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Why Astronauts and Telecommunications Companies Fear the ‘Solar Maximum’

KQED Science | November 12, 2013 | 0 Comments

Why Astronauts and Telecommunications Companies Fear the ‘Solar Maximum’

Every 11 years, the magnetic field of the sun changes its polarity (in fact, this may already be happening) sending a ripple of changing current out way past Pluto, to the outer reaches of the heliosphere. This solar "flip" is happening now.

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Meditation May Ease PTSD in Combat Vets

KQED Science | November 8, 2013 | 0 Comments

Meditation May Ease PTSD in Combat Vets

The crisis of post-traumatic stress disorder -- both for newly returned vets and Vietnam vets who have lived with PTSD for decades -- is forcing the US military to explore some unorthodox treatments, including "compassion meditation."

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Meteor Crashed with the Force of 600,000 Tons of TNT, Say Scientists (And It’ll Happen Again)

KQED Science | November 6, 2013 | 0 Comments

Meteor Crashed with the Force of 600,000 Tons of TNT, Say Scientists (And It’ll Happen Again)

The Chelyabinsk meteor was a 65-foot hunk of space rock that entered the Earth's atmosphere at about 12 miles per second before exploding with a force equal to 600,000 tons of TNT, enough to level buildings and send 1,200 people to local hospitals.

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Kepler Team: Universe “Crowded” with Earth-Like Planets

KQED Science | November 4, 2013 | 0 Comments

Kepler Team: Universe “Crowded” with Earth-Like Planets

A NASA scientist sums it up: “If we ever get star travel, we’ll probably see a lot of traffic jams.”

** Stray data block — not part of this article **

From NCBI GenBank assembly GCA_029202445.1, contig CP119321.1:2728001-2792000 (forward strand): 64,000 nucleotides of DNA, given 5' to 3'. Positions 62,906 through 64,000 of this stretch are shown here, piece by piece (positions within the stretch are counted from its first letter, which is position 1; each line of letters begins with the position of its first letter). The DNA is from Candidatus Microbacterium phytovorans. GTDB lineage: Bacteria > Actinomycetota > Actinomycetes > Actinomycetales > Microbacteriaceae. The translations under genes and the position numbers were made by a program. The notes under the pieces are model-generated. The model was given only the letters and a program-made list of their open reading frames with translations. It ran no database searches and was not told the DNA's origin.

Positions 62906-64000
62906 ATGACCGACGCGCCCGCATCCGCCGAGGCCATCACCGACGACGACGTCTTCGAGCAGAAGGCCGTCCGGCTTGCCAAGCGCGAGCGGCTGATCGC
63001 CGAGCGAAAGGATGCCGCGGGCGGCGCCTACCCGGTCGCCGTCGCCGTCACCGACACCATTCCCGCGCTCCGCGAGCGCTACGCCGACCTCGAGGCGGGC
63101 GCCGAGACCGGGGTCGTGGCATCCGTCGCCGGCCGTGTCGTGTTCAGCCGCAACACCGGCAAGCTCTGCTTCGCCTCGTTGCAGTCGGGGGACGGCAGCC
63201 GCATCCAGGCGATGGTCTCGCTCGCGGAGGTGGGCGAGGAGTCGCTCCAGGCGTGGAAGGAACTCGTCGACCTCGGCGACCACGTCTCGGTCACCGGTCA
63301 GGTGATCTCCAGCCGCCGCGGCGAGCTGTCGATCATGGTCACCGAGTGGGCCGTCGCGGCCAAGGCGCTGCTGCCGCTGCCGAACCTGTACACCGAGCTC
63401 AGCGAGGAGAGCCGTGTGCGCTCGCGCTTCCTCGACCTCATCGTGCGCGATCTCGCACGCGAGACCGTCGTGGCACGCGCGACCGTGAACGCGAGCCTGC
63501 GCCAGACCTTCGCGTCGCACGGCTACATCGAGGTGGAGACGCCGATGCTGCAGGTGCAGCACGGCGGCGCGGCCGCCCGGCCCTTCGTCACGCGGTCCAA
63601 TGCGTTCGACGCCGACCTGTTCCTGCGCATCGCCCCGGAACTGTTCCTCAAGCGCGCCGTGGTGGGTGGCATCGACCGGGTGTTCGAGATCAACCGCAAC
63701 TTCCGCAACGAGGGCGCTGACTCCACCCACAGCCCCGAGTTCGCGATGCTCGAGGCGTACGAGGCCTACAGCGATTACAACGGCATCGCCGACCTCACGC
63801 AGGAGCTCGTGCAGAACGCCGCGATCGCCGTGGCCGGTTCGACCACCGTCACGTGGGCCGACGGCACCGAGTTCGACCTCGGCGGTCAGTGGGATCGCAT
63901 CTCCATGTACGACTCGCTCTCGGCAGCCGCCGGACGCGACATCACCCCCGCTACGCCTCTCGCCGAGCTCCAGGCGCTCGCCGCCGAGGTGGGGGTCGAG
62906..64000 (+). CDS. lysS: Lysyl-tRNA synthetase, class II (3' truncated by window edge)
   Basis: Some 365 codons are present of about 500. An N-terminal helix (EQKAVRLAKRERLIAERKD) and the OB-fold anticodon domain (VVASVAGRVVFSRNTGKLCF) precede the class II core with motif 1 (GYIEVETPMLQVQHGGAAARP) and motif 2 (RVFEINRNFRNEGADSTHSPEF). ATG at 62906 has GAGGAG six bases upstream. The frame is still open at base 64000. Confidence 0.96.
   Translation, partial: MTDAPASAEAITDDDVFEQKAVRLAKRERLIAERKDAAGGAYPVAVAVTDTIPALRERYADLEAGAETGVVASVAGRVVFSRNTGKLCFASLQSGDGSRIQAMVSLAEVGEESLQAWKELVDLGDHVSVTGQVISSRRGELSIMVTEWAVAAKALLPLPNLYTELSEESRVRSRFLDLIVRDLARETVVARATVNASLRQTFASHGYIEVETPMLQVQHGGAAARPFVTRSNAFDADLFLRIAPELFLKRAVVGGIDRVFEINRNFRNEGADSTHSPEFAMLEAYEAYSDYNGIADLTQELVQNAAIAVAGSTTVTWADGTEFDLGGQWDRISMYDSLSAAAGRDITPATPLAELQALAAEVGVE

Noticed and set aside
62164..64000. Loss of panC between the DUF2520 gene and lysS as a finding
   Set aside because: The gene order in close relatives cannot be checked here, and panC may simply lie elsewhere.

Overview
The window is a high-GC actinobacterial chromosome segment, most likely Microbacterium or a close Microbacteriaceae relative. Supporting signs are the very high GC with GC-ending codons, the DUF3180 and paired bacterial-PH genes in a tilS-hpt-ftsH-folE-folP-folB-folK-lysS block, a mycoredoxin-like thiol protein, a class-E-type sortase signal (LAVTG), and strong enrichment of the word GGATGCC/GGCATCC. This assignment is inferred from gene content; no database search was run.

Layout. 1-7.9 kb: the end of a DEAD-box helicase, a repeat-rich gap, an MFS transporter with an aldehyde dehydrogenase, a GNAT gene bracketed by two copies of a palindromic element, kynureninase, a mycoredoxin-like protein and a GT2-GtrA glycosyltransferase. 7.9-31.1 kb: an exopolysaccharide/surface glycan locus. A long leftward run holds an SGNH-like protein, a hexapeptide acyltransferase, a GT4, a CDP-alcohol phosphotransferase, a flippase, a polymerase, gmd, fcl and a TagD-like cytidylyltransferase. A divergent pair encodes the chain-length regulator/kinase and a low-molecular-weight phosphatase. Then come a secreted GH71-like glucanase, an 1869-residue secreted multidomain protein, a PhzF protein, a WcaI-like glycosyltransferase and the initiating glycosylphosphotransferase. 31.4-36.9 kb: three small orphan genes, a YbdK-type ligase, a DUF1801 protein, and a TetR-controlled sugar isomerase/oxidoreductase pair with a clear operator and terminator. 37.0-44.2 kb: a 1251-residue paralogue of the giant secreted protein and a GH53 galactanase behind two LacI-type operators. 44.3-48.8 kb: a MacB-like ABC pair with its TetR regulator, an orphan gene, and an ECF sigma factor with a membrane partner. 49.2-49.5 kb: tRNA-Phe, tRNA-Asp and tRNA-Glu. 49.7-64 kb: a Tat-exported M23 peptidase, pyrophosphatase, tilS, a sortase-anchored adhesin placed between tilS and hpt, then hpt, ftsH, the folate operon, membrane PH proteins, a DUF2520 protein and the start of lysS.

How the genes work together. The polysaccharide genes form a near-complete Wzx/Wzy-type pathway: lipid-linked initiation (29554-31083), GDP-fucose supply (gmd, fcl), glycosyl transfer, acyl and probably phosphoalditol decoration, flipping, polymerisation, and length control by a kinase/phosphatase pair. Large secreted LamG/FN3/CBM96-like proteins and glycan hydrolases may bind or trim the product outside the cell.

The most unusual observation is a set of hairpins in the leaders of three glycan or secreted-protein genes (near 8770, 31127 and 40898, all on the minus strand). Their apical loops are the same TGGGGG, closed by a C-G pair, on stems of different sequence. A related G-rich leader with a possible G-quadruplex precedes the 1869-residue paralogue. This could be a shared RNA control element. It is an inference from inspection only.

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How to Fly a Model Helicopter With Your Brain and Other Adventures in EEG Gaming

KQED Science | October 25, 2013 | 0 Comments

How to Fly a Model Helicopter With Your Brain and Other Adventures in EEG Gaming

In recent years EEGs, devices that measure brain waves, have gotten easier to use and much less expensive. They used to be mainly for scientific and medical research, but now developers are coming up with ways to harness them for fun.

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Should Every Newborn Undergo Genetic Testing?

KQED Science | October 11, 2013 | 1 Comment

Should Every Newborn Undergo Genetic Testing?

The NIH has launched a five-year, $25 million dollar effort to explore what may be one of the great ethical dilemmas of the 21st century: Just because we can do genetic testing on infants, should we?

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What Does an Epileptic Seizure Sound Like?

KQED Science | October 1, 2013 | 0 Comments

What Does an Epileptic Seizure Sound Like?

A neurologist collaborates with a music professor to translate the electrical signals of hidden seizures into sound. The result: a "stethoscope for the brain."